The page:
Impact of entrepreneurship education in colleges and universities on entrepreneurial entry and performance

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This study aims to investigate the impact of three established approaches to entrepreneurship education, Theory, Competition and Incubation, on entrepreneurial entry and performance. Propensity score matching is used to compare three cohorts from the alumni of a business college in China who completed entrepreneurship courses with their respective matched sample of similar individuals who did not. The findings suggest that Incubation significantly increases the probability of new venture creation. Theory, and participation in entrepreneurial business plan Competition(s) positively affect only those students that are non-management majors. Analysis including multiple linear regression indicates that Incubation has a positive impact on new venture sales revenue, profit before tax and the number of employees. The effect of Theory and Competition on new venture performance is not significant. This study extends the current knowledge of entrepreneurship education by providing new empirical evidence for the proposition that entrepreneurship can be learned, and the relative impact of these three types of education. The findings have direct implications for policymakers, educational executives, researchers, and others interested in encouraging entrepreneurial activity.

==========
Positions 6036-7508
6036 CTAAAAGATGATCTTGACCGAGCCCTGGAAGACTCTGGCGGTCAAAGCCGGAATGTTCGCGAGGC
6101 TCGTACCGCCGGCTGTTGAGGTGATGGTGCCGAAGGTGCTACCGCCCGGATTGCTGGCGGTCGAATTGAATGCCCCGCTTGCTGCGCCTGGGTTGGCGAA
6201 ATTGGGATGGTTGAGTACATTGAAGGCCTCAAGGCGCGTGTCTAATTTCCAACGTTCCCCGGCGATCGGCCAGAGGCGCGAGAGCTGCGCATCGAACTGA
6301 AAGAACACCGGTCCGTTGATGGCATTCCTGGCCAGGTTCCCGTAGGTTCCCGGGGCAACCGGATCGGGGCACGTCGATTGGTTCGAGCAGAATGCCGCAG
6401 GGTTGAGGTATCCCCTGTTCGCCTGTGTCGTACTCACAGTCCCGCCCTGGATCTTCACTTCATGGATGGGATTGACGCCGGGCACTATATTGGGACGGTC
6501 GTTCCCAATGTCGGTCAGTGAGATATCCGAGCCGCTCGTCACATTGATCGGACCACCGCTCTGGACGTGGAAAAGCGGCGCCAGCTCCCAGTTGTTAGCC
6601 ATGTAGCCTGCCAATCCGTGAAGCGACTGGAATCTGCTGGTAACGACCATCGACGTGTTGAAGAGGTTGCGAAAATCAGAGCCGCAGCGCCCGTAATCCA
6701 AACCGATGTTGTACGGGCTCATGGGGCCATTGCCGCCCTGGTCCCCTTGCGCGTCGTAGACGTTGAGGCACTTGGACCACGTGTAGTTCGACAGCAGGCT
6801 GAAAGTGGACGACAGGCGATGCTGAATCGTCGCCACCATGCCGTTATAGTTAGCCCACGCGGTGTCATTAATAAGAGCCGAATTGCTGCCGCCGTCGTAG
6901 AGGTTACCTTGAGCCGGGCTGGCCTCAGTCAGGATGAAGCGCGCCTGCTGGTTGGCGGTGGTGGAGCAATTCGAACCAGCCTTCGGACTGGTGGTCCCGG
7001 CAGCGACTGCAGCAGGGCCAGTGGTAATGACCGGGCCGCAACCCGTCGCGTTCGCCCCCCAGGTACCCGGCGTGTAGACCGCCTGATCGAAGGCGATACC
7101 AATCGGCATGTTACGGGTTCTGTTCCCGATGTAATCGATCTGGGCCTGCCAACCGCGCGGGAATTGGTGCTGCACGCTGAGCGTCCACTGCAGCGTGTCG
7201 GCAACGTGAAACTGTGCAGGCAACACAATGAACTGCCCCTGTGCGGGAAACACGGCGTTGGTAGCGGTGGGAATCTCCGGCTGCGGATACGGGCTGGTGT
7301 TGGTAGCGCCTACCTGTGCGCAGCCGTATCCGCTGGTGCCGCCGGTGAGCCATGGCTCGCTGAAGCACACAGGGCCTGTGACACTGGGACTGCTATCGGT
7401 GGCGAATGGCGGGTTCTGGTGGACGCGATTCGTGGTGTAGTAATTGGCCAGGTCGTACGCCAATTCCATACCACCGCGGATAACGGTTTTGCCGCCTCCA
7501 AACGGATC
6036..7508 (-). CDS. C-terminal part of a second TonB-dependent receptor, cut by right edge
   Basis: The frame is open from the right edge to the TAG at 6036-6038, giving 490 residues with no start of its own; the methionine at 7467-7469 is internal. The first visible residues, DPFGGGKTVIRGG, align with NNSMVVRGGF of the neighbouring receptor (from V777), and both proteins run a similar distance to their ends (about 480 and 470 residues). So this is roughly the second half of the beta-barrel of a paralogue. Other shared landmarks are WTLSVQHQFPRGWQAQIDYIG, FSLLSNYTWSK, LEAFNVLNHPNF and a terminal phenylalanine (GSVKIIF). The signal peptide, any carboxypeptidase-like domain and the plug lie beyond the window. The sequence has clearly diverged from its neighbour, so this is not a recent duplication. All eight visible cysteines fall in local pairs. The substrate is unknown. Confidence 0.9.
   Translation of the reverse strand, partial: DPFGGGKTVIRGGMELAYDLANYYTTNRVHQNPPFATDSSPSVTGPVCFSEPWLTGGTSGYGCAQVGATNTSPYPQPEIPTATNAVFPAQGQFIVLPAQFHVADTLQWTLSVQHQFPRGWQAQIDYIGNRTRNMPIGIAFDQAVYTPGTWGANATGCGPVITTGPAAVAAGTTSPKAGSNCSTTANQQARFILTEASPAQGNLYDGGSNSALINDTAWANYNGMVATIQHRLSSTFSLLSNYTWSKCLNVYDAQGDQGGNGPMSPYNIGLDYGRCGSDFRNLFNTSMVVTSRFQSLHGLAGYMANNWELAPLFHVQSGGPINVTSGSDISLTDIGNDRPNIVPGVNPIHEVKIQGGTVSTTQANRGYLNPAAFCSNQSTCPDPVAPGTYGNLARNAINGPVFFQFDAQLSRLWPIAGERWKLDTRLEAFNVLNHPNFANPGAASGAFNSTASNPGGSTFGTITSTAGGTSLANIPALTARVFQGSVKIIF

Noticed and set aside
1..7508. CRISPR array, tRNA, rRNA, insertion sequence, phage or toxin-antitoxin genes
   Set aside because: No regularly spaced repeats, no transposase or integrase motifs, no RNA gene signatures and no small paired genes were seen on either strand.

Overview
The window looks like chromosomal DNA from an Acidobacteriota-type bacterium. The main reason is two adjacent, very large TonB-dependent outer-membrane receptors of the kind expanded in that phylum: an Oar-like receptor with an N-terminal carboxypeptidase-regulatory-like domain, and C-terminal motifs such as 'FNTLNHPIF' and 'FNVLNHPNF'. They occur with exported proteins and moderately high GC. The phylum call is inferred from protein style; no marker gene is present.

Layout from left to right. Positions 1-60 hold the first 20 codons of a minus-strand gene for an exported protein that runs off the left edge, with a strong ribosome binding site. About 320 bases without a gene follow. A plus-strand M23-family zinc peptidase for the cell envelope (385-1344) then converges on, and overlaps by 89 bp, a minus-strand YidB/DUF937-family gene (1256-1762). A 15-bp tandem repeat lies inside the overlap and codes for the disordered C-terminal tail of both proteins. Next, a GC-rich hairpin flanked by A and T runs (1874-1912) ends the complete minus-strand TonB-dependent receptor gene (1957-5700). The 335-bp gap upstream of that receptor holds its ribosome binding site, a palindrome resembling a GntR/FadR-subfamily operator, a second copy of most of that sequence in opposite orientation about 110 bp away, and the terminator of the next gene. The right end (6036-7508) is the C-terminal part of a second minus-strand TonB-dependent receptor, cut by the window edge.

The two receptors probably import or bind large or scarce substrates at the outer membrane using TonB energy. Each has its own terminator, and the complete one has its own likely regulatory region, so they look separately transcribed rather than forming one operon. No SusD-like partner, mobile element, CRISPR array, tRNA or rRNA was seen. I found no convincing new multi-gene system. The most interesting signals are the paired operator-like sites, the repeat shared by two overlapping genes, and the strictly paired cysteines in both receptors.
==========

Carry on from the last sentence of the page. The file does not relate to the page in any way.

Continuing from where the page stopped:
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Economic Research-Ekonomska Istrazivanja

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